The Institute of Leadership and Management (ILM) said that 43% of companies that ran flexible working schemes, such as allowing staff to work from home or change their working hours, planned to continue to do so
The professional body questioned over 1,000 managers on the impact of the Games on productivity and morale in the workplace. Although only 18% of its members tried out new ways of working during the earlier this month, 76% disagreed with Mayor of London Boris Johnson's comments before the Olympics that home working would be a "skiver's paradise". 16% of respondents to the survey were based in London, the ILM said.
65% of respondents to the survey said that the event had been less disruptive than expected; with half indicating that it had had "no impact" on their companies. Almost half of the respondents said that the Games had boosted office morale, while four in ten surveyed firms allowed staff to watch events in the office.
"It is encouraging to find that businesses took the opportunity to trial flexible working practices and those that did found it far from being a 'skiver's paradise' – their people were productive and motivated," ILM chief executive Charles Elvin said. "We hope that organisations continue to offer more flexible working which, when properly managed, is a powerful motivator and helps to attract and retain talent."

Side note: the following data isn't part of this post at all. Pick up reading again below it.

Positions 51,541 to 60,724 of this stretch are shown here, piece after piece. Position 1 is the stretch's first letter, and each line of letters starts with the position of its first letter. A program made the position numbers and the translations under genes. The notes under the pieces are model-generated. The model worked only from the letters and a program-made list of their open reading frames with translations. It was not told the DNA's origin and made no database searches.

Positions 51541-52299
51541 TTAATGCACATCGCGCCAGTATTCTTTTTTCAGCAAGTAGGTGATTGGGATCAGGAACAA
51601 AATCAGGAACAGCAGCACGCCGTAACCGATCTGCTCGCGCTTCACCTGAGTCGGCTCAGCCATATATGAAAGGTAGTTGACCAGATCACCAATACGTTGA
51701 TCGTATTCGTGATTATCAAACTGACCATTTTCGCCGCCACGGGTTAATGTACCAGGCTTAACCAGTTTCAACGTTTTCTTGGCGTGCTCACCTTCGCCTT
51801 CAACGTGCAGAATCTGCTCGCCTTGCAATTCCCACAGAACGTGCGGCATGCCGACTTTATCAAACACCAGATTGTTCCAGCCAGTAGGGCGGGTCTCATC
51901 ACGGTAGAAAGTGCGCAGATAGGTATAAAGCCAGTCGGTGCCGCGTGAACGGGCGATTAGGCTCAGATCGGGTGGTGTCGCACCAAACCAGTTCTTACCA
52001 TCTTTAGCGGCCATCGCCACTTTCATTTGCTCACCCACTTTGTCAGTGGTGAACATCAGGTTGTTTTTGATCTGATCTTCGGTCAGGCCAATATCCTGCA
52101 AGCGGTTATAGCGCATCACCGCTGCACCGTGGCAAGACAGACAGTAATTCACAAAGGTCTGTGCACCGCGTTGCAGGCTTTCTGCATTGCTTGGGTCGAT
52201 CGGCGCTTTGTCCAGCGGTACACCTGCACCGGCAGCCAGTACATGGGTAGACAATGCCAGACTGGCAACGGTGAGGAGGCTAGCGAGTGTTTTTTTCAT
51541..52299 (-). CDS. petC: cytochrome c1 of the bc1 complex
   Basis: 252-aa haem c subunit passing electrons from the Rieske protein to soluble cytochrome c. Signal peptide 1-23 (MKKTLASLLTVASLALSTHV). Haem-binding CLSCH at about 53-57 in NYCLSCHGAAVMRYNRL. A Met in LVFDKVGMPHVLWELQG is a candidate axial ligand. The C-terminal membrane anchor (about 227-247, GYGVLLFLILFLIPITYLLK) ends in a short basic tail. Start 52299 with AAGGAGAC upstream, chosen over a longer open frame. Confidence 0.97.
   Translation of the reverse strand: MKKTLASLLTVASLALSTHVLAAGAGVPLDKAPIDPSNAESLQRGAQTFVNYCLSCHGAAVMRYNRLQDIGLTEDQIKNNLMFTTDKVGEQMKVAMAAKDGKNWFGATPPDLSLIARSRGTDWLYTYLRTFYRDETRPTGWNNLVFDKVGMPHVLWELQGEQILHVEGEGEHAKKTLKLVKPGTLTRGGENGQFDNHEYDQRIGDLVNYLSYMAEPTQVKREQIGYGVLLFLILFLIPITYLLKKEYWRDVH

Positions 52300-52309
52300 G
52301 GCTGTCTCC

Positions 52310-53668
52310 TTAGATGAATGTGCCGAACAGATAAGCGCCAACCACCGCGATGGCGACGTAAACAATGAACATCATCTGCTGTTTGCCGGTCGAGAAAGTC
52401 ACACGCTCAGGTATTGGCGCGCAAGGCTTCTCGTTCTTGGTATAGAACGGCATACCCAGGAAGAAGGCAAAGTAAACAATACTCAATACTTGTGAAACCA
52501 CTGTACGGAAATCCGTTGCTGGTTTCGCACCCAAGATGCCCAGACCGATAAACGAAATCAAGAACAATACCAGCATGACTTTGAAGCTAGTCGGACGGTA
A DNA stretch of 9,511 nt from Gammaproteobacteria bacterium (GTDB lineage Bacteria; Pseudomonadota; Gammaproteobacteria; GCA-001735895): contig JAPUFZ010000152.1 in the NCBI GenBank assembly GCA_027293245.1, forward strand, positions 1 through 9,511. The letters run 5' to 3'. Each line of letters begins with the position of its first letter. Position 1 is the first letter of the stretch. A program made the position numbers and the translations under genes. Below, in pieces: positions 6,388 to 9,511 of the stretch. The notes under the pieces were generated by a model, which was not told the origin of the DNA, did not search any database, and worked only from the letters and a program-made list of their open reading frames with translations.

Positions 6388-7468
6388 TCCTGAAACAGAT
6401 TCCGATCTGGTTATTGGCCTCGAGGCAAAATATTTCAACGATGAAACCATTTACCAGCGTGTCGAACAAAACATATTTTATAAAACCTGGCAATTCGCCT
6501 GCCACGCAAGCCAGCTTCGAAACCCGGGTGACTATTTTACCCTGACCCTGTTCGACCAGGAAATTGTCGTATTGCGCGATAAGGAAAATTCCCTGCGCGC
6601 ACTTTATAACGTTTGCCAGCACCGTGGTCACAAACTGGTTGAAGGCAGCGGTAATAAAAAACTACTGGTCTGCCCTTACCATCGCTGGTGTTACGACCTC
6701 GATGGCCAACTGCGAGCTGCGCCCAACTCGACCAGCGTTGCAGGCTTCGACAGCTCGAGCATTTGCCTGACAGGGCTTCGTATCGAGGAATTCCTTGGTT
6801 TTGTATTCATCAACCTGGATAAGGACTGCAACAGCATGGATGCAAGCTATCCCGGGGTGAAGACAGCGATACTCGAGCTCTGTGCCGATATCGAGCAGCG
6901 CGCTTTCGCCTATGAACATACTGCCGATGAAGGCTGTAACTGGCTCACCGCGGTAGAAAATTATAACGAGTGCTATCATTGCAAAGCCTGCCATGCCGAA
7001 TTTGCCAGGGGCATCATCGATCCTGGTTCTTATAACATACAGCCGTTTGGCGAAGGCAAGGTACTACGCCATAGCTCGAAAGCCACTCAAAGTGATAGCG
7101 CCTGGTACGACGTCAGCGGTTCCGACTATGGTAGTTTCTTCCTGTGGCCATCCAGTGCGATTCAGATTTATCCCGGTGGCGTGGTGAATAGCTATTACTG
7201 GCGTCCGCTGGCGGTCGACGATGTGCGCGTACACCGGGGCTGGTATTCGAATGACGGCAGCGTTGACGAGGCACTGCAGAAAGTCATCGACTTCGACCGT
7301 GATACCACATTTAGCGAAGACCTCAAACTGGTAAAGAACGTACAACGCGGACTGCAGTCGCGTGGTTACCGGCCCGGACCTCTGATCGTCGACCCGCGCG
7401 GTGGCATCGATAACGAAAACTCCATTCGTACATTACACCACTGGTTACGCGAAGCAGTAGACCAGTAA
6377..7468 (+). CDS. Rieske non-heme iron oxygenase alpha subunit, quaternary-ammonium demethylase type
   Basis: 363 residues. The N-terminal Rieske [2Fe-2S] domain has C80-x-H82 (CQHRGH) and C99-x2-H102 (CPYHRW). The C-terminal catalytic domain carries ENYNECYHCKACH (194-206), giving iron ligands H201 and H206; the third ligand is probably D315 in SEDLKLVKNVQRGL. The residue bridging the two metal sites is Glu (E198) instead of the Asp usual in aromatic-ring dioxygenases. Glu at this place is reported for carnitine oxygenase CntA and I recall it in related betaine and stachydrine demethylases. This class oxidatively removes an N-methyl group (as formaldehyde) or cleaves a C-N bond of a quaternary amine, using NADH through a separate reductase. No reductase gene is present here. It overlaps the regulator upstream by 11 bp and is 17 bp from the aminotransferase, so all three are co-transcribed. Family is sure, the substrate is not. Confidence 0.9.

He added that the Paralympic Games would provide "another opportunity for businesses that didn't trial flexible working during the Olympics" to do so.
In May, the Chartered Institute of Personnel and Development (CIPD) found that more than half of employers were either considering flexible working practices or allowing staff members to watch popular events at work in the run-up to the Olympics. Three in ten of the employers surveyed said that they would try to accommodate requests by employees to work from home, while a further 13% would "actively encourage" the practice.
Christopher Mordue of Pinsent Masons, the law firm behind Out-Law.com, said that the suitability and benefits of flexible working would usually depend on the type of business the employer operates. Employers looking to offer or extend flexible working opportunities should plan it, set out their approach and rationale clearly and then apply it consistently in all cases, he said.
"It is a question of making sure that employees are properly equipped to work remotely, whether that's at home or at other business sites," he told HR Network TV in June. "O2 did an exercise in February where they were planning for the impact of the Olympics and had a day where staff weren't supposed to attend work at head office, they were expected to work remotely and the output of that exercise was actually an increase in productivity - employees making better use of their time than being stuck in traffic or commuting. That, I think, shows that remote working can actually have significant business benefits and maybe something that needs to be looked at beyond the Olympics itself."